The primary goal of this post is to summarize several recent papers exploring what BERT, a contextualized word embedding model, can and can’t do. If you’re new to word embeddings in general, my other post has more background.

Introduction: Contextualized word embeddings

One of the major limitations to embedding approaches such as word2vec and GloVe is that they don’t distinguish between different senses of a word. That is, the word “bank” would map onto the same, static vector in both sentences below:

I went swimming along the bank.  
I deposited my check at the bank.

This is obviously not optimal. “Bank” is an example of a homophone––the same word form has multiple, unrelated meanings, and the word embedding should reflect those different meanings in the appropriate context.

Homophones are a stark illustration of why using a single word embedding for a given wordform (like “bank”) is problematic. But the problem isn’t unique to homophones. Arguably every word means something different in different contexts. As Jeff Elman pointed out (Elman, 2004), words are cues to meaning; the nature of that meaning will depend on exactly what was said before. For example, the verb “run” conveys something slightly different in the following sentences:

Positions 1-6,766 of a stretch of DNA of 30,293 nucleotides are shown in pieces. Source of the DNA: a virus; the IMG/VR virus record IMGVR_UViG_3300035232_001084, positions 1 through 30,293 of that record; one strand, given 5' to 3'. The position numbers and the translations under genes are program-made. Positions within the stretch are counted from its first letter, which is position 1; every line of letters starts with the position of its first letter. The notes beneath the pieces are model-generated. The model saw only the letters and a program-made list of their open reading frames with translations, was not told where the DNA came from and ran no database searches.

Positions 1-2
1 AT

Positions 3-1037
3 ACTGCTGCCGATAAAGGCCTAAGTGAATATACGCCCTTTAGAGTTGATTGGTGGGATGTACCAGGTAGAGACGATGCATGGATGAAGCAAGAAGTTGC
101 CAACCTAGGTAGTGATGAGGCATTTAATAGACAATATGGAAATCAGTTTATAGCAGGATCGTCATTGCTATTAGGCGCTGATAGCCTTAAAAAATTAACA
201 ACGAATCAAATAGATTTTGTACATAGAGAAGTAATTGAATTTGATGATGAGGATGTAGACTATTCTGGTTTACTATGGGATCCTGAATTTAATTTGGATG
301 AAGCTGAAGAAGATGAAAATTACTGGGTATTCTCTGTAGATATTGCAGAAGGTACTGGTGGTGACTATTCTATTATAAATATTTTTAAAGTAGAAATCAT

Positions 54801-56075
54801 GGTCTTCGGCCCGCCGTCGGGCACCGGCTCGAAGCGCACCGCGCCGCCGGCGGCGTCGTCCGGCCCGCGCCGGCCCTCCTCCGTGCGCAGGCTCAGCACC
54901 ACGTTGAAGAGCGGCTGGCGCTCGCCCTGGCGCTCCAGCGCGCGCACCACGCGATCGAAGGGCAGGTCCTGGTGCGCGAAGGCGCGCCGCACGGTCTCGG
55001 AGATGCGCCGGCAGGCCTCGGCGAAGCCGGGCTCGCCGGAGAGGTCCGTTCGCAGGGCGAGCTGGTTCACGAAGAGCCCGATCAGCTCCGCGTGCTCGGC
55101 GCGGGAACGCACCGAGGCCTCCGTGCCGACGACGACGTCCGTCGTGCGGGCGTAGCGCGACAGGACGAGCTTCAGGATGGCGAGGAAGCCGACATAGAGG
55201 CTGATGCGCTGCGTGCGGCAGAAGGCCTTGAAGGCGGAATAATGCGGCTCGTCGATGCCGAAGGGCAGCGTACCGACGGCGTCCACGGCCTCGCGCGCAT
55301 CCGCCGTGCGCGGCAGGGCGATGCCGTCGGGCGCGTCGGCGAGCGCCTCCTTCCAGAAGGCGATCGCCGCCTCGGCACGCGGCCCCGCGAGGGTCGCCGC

1) The jaguar runs.  
2) The child runs.  
3) The clock runs.

Both (1)-(2) connote that some animate entity is moving through physical space, and also imply something about the speed of their motor routine. But our mental representation of a jaguar running is likely quite different from our representation of a child running. And (3) appears to be a metaphorical usage of the verb “run”. All three uses share something in common, but they’re also somewhat different––and our representation of “meaning-space” ought to capture that.

This is exactly the problem that contextualized word embeddings aim to solve. Rather than mapping a wordform onto a single, static vector, contextualized approaches produce different vectors in different contexts. Notable recent approaches include ELMo (Peters et al, 2018), XLNet (Yang et al, 2019), and of course, BERT (Devlin et al, 2018). The goal of this post isn’t to describe the BERT algorithm; there are plenty of blog posts doing that already (see here, here, and here for a start).